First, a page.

The Truth About What’s In Your Cleaning Products

The Safest Cleaning Products Shopping List

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You buy cleaning products labeled as “green” or “all natural” because you feel confident that these products are safer for you and the environment. You also closely read the ingredients trying to avoid the nastier stuff.

Unfortunately, neither approach works. Why? Because claims of “green” or “all natural” are simply unregulated marketing terms and because the ingredients are not required to be fully disclosed on the label.

It doesn’t seem right, does it?

Here are the facts that will help explain the truth behind what’s in your cleaning products:

    • The Consumer Product Safety Commission (CPSC) regulates laundry and cleaning products, air fresheners, and soap.
    • The Food and Drug Administration (FDA) regulates personal care products excluding soap.
    • The CPSC and FDA regulations are different. In this article, the focus is on laundry and cleaning products, so the CPSC regulations are relevant.
    • Regulations allow manufacturers a great deal of leeway on the ingredient list; they can list all, none or some of the ingredients.It’s a troubling thought that the ingredients listed are incomplete, isn’t it?
    • For fragrance formulations, if the manufacturer chooses to disclose fragrance as an ingredient, the general term “fragrance” can be used rather than listing the specific chemicals.
    • You may think that purchasing unscented products means a safer product. Unfortunately, many unscented products have fragrances to make the product smell unscented. Fragrances can be any one of 3000+ ingredients – many synthetic, petroleum-based and toxic.Kinda frustrating, right? You go to the trouble of finding an unscented product, but it might still have a scent?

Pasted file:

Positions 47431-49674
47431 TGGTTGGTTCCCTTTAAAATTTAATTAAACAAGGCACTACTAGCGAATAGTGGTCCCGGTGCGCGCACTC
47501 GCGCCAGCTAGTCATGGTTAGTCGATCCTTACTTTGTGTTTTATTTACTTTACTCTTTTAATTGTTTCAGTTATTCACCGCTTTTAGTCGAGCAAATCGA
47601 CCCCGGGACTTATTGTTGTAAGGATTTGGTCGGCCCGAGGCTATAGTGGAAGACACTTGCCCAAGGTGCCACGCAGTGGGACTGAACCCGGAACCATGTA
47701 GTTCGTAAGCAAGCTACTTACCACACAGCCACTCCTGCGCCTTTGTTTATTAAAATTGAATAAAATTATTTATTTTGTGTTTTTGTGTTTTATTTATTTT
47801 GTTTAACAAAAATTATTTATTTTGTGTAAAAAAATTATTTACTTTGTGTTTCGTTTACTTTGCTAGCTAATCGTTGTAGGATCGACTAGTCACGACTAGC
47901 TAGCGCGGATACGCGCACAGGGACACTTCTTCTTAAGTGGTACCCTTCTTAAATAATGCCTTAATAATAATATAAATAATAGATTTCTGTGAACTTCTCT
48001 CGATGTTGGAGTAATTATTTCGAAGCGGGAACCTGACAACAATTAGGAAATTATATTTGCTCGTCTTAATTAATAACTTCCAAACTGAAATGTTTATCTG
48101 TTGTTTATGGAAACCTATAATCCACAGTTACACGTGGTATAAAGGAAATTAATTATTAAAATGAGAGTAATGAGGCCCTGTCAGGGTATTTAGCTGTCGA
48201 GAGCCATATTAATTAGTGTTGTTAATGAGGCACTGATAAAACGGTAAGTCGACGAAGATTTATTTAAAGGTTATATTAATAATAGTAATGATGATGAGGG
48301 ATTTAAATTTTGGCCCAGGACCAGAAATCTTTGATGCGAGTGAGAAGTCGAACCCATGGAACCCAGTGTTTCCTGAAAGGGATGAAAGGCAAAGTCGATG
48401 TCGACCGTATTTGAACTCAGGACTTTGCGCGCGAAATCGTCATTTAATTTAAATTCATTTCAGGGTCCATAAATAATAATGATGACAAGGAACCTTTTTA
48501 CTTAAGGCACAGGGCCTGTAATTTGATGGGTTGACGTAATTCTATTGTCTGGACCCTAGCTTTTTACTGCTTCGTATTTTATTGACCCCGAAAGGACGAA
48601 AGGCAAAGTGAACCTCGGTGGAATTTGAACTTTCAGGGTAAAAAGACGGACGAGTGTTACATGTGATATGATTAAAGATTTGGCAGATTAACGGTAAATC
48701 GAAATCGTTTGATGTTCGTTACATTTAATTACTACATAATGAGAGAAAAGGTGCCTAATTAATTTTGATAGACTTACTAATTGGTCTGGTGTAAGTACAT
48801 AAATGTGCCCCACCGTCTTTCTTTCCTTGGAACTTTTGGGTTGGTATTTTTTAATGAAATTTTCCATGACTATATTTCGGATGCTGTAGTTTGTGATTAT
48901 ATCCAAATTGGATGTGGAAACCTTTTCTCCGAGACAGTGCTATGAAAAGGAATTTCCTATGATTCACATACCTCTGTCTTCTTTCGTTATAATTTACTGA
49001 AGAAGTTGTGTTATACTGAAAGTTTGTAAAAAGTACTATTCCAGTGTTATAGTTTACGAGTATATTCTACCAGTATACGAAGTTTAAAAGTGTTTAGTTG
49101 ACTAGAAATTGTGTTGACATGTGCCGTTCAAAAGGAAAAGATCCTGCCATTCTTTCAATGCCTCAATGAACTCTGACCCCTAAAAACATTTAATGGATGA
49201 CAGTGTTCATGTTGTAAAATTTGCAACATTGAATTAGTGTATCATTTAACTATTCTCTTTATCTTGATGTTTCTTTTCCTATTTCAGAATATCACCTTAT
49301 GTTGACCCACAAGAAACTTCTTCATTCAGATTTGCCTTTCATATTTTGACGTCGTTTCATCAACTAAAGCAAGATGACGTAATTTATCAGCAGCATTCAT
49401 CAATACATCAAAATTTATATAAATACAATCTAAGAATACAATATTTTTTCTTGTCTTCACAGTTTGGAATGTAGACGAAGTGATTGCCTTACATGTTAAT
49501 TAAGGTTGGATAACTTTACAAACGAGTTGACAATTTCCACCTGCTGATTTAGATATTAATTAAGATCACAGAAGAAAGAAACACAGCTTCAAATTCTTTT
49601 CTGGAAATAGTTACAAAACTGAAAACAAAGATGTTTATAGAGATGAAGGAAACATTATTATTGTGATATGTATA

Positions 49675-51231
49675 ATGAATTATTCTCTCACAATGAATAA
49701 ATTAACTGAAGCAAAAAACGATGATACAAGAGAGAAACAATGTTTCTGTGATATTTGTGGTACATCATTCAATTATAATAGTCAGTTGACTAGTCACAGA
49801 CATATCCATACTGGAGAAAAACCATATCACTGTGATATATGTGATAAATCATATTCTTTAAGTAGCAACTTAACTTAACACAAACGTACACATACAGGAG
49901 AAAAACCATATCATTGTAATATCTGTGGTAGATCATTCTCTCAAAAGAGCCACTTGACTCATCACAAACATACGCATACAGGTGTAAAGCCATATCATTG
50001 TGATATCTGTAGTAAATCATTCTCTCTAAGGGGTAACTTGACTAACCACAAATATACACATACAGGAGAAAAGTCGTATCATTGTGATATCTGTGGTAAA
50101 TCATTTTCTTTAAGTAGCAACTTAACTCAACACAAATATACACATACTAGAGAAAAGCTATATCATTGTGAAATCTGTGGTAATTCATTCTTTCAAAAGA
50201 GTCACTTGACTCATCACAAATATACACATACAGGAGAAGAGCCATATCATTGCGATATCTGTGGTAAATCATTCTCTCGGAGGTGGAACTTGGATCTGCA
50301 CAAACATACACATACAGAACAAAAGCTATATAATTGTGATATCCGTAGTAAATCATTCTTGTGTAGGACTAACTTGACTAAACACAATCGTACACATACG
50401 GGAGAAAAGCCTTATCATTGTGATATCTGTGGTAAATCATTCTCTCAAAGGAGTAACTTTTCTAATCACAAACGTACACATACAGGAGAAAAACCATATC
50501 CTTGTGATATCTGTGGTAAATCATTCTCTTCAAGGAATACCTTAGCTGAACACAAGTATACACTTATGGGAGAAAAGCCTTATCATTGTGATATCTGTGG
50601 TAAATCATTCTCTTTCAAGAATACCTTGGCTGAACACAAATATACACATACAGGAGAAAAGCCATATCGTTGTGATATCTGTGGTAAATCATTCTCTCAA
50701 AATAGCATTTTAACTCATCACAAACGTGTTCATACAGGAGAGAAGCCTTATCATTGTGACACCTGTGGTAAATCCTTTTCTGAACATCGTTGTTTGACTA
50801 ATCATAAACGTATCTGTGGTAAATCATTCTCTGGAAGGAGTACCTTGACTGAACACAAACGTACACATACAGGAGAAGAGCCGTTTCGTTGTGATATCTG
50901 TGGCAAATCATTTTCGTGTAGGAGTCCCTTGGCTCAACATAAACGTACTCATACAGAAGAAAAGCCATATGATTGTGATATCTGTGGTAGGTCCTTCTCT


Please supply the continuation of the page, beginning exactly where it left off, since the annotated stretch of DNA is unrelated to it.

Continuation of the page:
• Even the material safety data sheets (MSDS) do NOT need to list all product ingredients or list fragrance chemicals.
    • If the manufacturer deems the ingredient to be non-hazardous, then the ingredient does NOT need to be reported on an MSDS.
    • Some of the ingredients may be listed in general terms like “cleaning agents” or “softeners”, so you have no way of knowing what’s in it.Admit it. You’d like better disclosure, so you know what you’re using, right?

So the truth is, for the most part you simply don’t know what’s in your cleaning products. So what should you do?

Your Options for Safe Cleaning Products

If you truly want the safest, non-toxic cleaning products, you should make them yourself. Vinegar, salt, baking soda, lemon and tea tree oil in the right formulas can work amazingly well.

If you are recoiling at the notion of creating your own, you have other options.

Get The Safest Cleaning Product Shopping List. You’ll love it.

Pure Living Space compiled the safest cleaning products including all purpose, dishwashing, laundry, bathroom and kitchen cleaners. Simply print and take it with you shopping for the easiest way to find the right products.

Whole Foods has created an Eco-Scale rating system that requires all cleaning product ingredients be disclosed except proprietary fragrance and enzymes. This helps but still falls short of full disclosure. The Green and Yellow ratings mean that the product has no ingredients with “moderate” environmental or safety concerns. The ratings are supported by third party testing which is a good thing.

All products from Green Mission™ and GreenShield Organics have Green ratings while Earth Friendly Products, Ecover, Seventh Generation and Whole Foods Market Brand have a combination of Orange, Yellow and Green ratings so look for the Green and Yellow rated products. Clearly, if you can make your own, it’s better for you but these are good alternatives.

Perhaps starting with one home-created cleaning product would be a good way to ease into it. You could start by using vinegar and water (equal parts) to clean shower mildew or counter tops (except marble).